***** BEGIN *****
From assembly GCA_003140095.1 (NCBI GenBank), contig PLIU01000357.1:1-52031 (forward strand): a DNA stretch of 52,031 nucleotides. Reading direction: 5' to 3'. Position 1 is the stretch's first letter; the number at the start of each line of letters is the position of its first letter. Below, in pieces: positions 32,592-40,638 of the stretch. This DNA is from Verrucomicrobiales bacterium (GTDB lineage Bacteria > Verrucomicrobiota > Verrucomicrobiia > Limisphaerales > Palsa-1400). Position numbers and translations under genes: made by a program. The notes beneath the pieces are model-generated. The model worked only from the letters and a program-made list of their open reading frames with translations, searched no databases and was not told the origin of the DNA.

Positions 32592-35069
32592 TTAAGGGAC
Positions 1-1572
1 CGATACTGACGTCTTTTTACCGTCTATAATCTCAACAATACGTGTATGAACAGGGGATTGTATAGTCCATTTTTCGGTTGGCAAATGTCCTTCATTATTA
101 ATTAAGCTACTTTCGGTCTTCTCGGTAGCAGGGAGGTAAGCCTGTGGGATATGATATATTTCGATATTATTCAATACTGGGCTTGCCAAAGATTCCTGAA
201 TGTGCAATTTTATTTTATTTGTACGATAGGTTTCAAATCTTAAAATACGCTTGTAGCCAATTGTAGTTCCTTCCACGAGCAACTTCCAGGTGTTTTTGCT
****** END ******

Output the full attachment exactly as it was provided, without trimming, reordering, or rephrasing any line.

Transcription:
From assembly GCA_003140095.1 (NCBI GenBank), contig PLIU01000357.1:1-52031 (forward strand): a DNA stretch of 52,031 nucleotides. Reading direction: 5' to 3'. Position 1 is the stretch's first letter; the number at the start of each line of letters is the position of its first letter. Below, in pieces: positions 32,592-40,638 of the stretch. This DNA is from Verrucomicrobiales bacterium (GTDB lineage Bacteria > Verrucomicrobiota > Verrucomicrobiia > Limisphaerales > Palsa-1400). Position numbers and translations under genes: made by a program. The notes beneath the pieces are model-generated. The model worked only from the letters and a program-made list of their open reading frames with translations, searched no databases and was not told the origin of the DNA.

Positions 32592-35069
32592 TTAAGGGAC
Positions 1-1572
1 CGATACTGACGTCTTTTTACCGTCTATAATCTCAACAATACGTGTATGAACAGGGGATTGTATAGTCCATTTTTCGGTTGGCAAATGTCCTTCATTATTA
101 ATTAAGCTACTTTCGGTCTTCTCGGTAGCAGGGAGGTAAGCCTGTGGGATATGATATATTTCGATATTATTCAATACTGGGCTTGCCAAAGATTCCTGAA
201 TGTGCAATTTTATTTTATTTGTACGATAGGTTTCAAATCTTAAAATACGCTTGTAGCCAATTGTAGTTCCTTCCACGAGCAACTTCCAGGTGTTTTTGCT